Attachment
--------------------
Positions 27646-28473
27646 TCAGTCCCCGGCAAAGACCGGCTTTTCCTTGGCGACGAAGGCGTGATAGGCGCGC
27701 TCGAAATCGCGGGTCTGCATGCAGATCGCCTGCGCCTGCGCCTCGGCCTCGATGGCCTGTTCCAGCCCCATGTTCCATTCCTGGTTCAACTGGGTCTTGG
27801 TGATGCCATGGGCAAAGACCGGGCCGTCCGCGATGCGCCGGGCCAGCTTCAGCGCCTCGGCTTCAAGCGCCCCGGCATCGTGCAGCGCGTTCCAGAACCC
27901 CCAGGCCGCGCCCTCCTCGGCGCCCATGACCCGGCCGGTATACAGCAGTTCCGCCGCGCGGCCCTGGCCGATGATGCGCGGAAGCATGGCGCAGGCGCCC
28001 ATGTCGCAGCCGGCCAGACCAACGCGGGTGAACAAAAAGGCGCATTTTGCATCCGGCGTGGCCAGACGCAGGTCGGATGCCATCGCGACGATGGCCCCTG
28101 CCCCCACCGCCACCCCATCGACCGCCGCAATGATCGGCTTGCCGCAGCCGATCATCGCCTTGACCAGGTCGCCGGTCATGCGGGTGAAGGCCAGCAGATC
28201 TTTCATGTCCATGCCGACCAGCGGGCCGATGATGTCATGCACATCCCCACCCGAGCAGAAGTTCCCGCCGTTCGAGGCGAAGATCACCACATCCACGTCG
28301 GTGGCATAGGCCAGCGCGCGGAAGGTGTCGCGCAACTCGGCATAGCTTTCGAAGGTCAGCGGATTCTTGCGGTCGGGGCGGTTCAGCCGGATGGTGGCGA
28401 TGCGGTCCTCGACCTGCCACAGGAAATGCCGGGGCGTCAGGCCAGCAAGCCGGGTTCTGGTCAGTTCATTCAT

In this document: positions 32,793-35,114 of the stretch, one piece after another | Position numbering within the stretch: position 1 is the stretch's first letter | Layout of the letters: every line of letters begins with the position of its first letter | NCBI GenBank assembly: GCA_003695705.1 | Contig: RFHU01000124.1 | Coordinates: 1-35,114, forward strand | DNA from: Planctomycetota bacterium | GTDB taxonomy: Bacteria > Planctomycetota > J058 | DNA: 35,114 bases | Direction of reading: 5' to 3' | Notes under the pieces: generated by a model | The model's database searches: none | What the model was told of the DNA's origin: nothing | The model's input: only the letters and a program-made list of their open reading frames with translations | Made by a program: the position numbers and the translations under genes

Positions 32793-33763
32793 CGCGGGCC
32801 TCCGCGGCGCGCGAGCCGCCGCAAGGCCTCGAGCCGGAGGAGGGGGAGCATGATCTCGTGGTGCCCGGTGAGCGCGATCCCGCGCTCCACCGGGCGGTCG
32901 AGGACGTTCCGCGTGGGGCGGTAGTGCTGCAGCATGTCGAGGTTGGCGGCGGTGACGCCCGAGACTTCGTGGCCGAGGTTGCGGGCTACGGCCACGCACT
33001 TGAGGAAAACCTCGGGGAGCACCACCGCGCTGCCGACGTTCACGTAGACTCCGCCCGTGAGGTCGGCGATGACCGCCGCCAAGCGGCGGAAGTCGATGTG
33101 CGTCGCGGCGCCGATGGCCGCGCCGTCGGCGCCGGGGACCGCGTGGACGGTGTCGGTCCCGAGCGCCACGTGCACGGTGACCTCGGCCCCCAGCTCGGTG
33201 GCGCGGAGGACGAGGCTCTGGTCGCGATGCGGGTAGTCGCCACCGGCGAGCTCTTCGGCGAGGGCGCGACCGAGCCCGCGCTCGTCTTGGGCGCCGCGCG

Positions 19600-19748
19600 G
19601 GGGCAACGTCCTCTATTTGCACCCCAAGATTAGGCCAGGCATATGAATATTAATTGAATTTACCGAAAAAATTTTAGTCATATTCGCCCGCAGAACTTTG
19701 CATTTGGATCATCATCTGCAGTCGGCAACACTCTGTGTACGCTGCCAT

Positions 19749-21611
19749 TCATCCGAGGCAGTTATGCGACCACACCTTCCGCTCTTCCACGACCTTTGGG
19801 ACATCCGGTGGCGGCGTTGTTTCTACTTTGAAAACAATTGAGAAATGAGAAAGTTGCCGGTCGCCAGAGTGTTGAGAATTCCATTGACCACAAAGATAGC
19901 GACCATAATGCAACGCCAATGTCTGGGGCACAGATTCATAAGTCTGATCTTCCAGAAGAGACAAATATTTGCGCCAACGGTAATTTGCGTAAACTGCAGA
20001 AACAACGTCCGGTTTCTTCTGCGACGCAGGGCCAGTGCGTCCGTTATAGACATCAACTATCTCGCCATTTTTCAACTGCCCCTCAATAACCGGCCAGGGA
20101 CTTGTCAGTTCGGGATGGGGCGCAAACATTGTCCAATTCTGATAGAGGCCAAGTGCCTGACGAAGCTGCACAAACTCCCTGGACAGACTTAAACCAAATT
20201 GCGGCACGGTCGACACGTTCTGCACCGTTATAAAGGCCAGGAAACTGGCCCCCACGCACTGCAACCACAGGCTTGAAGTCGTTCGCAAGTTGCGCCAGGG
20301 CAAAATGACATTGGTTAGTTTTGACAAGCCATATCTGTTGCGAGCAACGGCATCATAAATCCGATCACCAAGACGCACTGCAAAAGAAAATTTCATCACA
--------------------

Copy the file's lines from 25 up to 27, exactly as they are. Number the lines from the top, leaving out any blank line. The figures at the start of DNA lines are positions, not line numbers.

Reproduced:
19801 ACATCCGGTGGCGGCGTTGTTTCTACTTTGAAAACAATTGAGAAATGAGAAAGTTGCCGGTCGCCAGAGTGTTGAGAATTCCATTGACCACAAAGATAGC
19901 GACCATAATGCAACGCCAATGTCTGGGGCACAGATTCATAAGTCTGATCTTCCAGAAGAGACAAATATTTGCGCCAACGGTAATTTGCGTAAACTGCAGA
20001 AACAACGTCCGGTTTCTTCTGCGACGCAGGGCCAGTGCGTCCGTTATAGACATCAACTATCTCGCCATTTTTCAACTGCCCCTCAATAACCGGCCAGGGA